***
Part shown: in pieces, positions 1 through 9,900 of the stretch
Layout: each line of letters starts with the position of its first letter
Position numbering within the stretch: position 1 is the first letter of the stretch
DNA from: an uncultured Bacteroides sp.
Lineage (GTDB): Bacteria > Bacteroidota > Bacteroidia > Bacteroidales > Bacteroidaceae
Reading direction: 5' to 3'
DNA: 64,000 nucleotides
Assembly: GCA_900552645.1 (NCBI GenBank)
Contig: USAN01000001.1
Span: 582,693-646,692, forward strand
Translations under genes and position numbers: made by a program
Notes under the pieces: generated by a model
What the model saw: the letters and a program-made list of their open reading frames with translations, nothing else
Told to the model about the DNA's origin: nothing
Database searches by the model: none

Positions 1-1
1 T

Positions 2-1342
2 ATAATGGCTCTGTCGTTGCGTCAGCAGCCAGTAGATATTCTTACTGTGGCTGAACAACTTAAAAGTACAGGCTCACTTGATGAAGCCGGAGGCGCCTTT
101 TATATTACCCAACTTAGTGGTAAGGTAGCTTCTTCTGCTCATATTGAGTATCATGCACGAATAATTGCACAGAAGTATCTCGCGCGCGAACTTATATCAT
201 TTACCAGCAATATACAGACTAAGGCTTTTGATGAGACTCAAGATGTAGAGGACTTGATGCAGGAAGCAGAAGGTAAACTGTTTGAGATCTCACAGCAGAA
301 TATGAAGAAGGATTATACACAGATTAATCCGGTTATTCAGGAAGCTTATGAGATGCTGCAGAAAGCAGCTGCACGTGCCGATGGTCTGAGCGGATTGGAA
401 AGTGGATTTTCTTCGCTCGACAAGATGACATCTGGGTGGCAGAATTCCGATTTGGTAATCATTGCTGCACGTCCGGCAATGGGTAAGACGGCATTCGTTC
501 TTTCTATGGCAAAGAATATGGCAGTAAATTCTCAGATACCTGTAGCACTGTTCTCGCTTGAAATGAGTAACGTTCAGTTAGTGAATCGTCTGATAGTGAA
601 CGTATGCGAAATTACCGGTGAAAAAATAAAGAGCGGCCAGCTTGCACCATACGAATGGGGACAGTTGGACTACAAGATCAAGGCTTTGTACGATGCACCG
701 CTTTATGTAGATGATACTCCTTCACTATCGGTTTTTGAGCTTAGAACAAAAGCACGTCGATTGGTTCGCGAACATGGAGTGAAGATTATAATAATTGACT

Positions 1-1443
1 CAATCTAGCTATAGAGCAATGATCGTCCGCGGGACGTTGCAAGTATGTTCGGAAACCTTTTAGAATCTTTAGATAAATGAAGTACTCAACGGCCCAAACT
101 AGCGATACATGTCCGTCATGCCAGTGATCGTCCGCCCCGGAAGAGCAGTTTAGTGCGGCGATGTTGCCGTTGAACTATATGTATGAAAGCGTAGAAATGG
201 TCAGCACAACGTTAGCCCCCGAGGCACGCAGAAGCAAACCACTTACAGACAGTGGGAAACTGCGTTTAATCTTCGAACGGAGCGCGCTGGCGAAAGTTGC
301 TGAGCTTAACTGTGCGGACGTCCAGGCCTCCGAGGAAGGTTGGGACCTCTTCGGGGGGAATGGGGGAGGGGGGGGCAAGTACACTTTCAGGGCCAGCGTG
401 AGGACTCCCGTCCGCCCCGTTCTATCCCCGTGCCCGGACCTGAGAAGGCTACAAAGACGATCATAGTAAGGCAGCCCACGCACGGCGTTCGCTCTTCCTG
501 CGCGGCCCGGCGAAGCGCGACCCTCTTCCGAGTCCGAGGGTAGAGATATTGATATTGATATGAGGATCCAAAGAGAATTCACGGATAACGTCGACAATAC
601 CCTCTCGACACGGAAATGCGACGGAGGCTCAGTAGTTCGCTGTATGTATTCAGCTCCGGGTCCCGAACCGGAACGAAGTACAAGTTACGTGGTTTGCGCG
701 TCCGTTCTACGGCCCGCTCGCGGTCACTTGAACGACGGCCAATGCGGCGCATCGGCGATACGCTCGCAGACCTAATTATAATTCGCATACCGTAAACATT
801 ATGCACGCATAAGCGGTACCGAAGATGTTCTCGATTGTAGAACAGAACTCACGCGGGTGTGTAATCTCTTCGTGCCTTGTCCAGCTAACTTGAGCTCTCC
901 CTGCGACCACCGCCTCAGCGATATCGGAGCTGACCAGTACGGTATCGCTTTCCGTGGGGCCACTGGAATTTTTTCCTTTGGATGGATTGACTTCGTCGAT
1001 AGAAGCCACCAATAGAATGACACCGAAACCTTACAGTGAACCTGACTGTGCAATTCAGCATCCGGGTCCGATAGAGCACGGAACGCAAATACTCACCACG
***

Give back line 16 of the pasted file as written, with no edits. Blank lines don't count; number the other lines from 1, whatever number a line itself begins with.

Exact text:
Positions 1-1